I was going to wax and wane at annoying length about Georgia’s new voting law, which has been vilified by some and called necessary by others. Looks like that story isn’t going anywhere, so we’ll back up for a minute and go somewhere else.
First, Colorado. A buddy shared a story reporting some in that beautiful state are seeking to legalize “human composting.” Said friend, who shall remain nameless, included the editorial comment that becoming compost “is the only way some politicians would ever be productive or put food on the table.” Probably true on both sides of the aisle and on every extreme, that.
Anyhow, a story in People.com citing in part the Denver Post notes there is a bill afoot in the Colorado legislature that would allow folks to “turn their bodies into soil after death.” It’s apparently fairly close to passing despite objections from some church folks, who think it’s sacrilegious to want to be fertilizer after one’s time spent using up the planet’s resources is over.
The stories say soil would not be sold or used to grow food, and you wouldn’t be allowed to combine “the soil of multiple people,” into one batch of compost, the People. com story said, I think.
That’s a relief, I think.
Anyway, while the legislation is still not a done deal in Colorado, in Washington (the way out west state, not the one filled with unproductive politicians,) a company called Recompose is already legally already offering the service in what to me look like spacepods and what they call greenhouses.
What’s more, a couple years ago Beverly Hills 90210 star Luke Perry got buried in an infinity burial suit, or mushroom suit, which speeds up the process of going back to nature, according to its Japanese inventor, known as JR on her company, Coeio, website.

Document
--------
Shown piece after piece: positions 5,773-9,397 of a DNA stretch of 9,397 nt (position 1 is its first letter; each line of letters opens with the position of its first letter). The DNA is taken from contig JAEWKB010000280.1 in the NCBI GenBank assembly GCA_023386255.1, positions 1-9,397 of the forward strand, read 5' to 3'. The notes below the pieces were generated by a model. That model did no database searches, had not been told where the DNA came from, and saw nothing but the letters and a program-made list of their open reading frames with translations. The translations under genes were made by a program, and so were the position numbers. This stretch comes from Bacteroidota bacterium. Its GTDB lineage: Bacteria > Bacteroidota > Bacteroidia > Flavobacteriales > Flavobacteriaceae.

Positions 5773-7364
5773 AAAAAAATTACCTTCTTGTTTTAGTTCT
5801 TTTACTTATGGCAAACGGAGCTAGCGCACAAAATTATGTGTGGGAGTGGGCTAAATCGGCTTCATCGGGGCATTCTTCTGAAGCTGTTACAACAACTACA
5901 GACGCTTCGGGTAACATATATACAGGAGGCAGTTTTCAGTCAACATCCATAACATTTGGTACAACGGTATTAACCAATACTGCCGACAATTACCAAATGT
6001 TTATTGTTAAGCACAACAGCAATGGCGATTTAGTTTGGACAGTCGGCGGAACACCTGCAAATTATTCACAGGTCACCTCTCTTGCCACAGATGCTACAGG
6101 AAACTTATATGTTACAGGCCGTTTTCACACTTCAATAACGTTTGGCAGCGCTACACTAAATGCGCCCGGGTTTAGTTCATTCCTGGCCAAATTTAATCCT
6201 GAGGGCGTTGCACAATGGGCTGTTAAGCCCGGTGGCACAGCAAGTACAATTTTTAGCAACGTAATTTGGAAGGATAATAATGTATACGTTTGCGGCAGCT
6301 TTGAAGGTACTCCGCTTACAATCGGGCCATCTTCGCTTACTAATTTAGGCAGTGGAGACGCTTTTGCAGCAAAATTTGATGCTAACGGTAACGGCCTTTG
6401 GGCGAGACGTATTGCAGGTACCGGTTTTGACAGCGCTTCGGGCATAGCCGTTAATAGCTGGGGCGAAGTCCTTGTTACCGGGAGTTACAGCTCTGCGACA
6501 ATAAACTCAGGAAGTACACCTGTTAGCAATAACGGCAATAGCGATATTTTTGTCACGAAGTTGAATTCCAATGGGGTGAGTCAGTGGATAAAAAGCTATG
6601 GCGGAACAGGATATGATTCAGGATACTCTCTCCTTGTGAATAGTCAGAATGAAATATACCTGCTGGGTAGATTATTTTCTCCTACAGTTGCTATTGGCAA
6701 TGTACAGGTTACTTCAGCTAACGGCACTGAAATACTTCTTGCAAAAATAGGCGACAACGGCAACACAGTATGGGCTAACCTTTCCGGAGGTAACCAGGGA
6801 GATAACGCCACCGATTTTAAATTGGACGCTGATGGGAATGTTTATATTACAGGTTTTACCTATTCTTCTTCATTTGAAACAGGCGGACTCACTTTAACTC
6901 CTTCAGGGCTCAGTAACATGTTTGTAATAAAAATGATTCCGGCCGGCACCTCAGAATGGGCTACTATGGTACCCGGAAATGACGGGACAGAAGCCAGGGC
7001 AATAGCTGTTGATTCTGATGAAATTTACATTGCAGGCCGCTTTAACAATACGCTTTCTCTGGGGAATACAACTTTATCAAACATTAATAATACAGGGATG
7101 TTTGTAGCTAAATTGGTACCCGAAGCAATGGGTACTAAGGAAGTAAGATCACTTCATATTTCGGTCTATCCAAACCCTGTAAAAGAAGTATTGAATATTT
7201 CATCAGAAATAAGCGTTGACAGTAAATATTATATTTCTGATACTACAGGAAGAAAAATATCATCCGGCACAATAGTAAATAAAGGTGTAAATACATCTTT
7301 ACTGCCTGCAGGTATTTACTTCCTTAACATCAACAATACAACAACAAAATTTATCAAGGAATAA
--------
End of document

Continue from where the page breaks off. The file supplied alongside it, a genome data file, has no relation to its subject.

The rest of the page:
While an MIT student, JR “focused on the development of living units, furniture, wearables, and recycling systems to propose unorthodox relationships between the mind/ body/self and the natural environment. Her work critically engaged governmental institutions, industries, and social norms, specifically concerning waste and death and dying,” the website said. So she built a mushroom suit.
While Coeio and Recompose and other companies providing alternatives to the traditional funeral offer may differ in specifics and details, proponents say it’s essentially a more environmentally friendly way to go. Literally.
Onward: The other day my mother was talking about a neighbor’s grandson who is somewhere in the neighborhood of 18 months old, and “he’s at that age where everything he touches goes in his mouth.”
And so it was she related to me how she sort of escorted this 2-foot-tall kid around her yard while he was steady picking up rocks and sticks and some old marbles she puts in potted plants for some reason. ‘Those marbles are more than 70 years old,” she told me, since she’s had them most of her life, and here this kid is trying to pop everything he can get his hands on in his mouth.
That’s where I’m bound, I figure, wandering around picking up things and putting them in my mouth. This in part because such things occasionally happen to weekly newspaper editors zeroing in a hurry on the big 60 and in part because I tend to kind of look like a hairy overgrown 2-year-old. At any rate, I am glad I am not yet returned to the stage where I put everything I touch into my mouth. Unless it’s covered in chocolate or Carolina style barbecue sauce. Then all bets are off.
Finally, it’s been reported Las Vegas is going to outlaw ornamental lawn grass, or something like that. It’s a matter of water conservation and understandable in a desert.
I do wish Georgia would consider something similar, not least because we’re sitting atop an aquifer which is eventually going to run out of water and the faster the Georgia coast grows the faster it’s going to happen.
More to the point, my acre and some change is about to break me. If it ain’t dollarweed it’s mole crickets. If it ain’t mole crickets, it’s moles. If ain’t any of that it’s we have too much shade or not enough aeration or that 10-10-10 I put out three years ago has quit working. Which leads me to think if my wife reads the composting story, after I’m gone I’m likely to be shipped to Colorado or fitted out for a mushroom suit.